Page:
Published by Little Brown Books For Young Readers on 2009
Genres: Contemporary YA
Valerie and her boyfriend Nick are a bit of outcasts at their school and they’d been writing a hate list full of people and things they hated in order to vent about it. Until one day five months ago, when Nick used that hate list as a target list in a deadly school shooting in the cafeteria. While Valerie tried to stop him as the event unfolded, and even saved a girl’s life, she’s been blamed for being just as much a part of this as Nick because she helped write the list. As the school year begins, Valerie is forced to go back to school with the peers who think she is guilty and the memories of what happened all while she tries to reconcile her role in all of this, the strained relationships between friends/family and the complicated feelings she has towards Nick.
This is my second Jennifer Brown book, the first being Thousand Words, and I do declare that Jennifer Brown is one the best when it comes to tackling tough, relevant issues in YA especially after reading Hate List. They are incredibly realistic, feel genuine and not at ALL preachy. There’s always room to think with her books and I LOVE that about them. I thought Hate List was better for me personally between the two I’ve read so far and that mostly is because I really found a strong connection to Valerie and I found myself just absorbed wholly into this story as it was super powerful and incredibly evocative.
I read this book at a strange time though personally as this story mirrored a situation going on with my nephew and his girlfriend. He is going through an angry phase and his girl friend is a very, very angry girl and there was a list written similar to this. Luckily, this situation has been taken care of but it made the predicament in the book all the more real. You look at something like a “hate list” and you have to wonder — is this just kids being angry but harmless or is it something more? In this day you can’t really look the other way.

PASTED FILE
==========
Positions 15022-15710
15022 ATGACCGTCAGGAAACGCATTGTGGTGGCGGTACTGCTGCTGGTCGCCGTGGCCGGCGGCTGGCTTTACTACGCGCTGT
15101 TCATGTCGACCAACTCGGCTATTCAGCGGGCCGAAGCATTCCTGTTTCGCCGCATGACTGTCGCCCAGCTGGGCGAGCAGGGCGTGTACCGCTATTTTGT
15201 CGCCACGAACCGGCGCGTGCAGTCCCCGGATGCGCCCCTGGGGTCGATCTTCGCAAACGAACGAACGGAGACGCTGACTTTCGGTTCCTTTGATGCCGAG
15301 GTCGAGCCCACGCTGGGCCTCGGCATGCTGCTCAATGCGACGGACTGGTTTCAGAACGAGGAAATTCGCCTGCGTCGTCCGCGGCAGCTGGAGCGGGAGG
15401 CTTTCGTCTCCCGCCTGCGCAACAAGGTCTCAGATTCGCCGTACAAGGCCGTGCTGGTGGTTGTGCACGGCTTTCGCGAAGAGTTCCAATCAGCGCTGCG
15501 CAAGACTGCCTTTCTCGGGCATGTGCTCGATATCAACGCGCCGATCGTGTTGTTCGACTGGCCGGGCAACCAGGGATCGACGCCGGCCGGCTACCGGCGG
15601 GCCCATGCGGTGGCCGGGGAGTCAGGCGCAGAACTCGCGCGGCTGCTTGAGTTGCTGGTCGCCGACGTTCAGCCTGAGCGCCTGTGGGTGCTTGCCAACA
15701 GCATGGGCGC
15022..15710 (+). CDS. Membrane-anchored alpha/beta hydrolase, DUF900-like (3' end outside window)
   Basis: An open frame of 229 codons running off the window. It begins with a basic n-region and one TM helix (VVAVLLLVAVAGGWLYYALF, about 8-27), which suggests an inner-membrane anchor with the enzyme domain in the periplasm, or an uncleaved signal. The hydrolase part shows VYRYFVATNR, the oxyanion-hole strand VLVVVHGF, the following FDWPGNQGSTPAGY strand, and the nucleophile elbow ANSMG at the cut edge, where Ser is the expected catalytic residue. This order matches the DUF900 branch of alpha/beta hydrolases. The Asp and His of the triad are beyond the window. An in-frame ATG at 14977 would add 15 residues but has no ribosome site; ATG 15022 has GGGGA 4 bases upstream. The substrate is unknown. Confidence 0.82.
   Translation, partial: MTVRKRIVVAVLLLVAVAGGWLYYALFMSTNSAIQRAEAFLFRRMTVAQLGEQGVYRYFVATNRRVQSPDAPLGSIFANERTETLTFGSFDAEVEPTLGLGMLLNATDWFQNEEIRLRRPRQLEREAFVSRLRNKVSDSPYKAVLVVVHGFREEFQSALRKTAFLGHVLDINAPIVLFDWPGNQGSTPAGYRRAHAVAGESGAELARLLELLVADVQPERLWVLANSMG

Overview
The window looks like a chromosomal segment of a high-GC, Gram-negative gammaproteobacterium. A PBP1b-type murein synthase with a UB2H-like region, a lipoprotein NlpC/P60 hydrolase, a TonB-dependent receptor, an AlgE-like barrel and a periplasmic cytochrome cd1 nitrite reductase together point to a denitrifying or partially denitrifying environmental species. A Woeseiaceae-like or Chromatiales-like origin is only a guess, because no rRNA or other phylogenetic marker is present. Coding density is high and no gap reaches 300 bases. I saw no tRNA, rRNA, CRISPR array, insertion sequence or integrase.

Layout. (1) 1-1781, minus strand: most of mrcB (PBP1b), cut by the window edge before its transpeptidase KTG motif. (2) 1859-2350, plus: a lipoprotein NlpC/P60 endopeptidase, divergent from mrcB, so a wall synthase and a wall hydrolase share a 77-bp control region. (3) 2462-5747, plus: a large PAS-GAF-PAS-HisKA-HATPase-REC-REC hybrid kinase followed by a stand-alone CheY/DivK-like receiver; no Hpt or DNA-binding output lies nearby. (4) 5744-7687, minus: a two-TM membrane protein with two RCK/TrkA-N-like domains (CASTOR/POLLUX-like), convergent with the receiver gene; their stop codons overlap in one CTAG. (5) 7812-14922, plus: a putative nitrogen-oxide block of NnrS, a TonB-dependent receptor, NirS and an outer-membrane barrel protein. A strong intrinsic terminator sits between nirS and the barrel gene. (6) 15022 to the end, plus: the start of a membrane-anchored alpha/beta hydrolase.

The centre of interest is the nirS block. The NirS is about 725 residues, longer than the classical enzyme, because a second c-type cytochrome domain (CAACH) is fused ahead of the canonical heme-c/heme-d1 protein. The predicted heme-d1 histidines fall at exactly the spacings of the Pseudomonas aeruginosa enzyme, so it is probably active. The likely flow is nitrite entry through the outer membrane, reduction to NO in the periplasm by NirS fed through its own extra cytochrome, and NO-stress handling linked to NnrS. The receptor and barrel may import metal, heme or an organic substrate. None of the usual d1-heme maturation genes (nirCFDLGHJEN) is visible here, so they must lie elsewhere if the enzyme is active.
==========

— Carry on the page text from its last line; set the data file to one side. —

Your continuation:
That’s the sort of situation Valerie, the MC, found herself in. She and her boyfriend were writing this hate list as a way to vent about the people that were mean to them/that they couldn’t stand but it took on a whole new meaning for her boyfriend. What she thought was relatively innocent ended up not being so much and she had to deal with that in the aftermath — deal with that she contributed to this. This is where Hate List really soared. Jennifer Brown made me FEEL so conflicted about Valerie’s role and also understand why Valerie herself feels so conflicted as to what her role is in all of this. Is she a hero? Is she just as much to blame as her boyfriend who did the shooting?
I just can’t get over how realistic this book felt — how Valerie felt about going back to school, how her peers treated her, how even though people were changed it went back to normal in ways, how she still had so much love for Nick even after what he did, how it impacted her family (also: her dad is douche), how she felt conflicted about her role, the guilt she had etc. Sometimes with “issue-y” books, which I do love, I have the problem where I don’t feel like the characters are real and genuine and the issue itself takes precedence of the story but Hate List by Jennifer Brown did NOT have that problem. I loved how round the characters felt — even Nick. I LOVED her psychologist. I just wanted to hug him.
This story isn’t about a school shooting but rather the aftermath of the event on the shooter’s girlfriend, Valerie, who unknowingly had a had in it. It balances the glimpses from that day and the past with the very present reality. It’s a GREAT book — very powerful, emotional (yeah I cried), makes you feel conflicted at times and is very thought provoking. If you like books that tackle tough, relevant issues — definitely pick this up! I loved the way the story was told and I was so immersed in Valerie’s unique story.
Let’s Talk: Have you read this one? Heard of it? What did you think if you’ve read it? Have you read any other Jennifer Brown novels? Have you read any books that tackle school shootings in any capacity? I think this was my first one!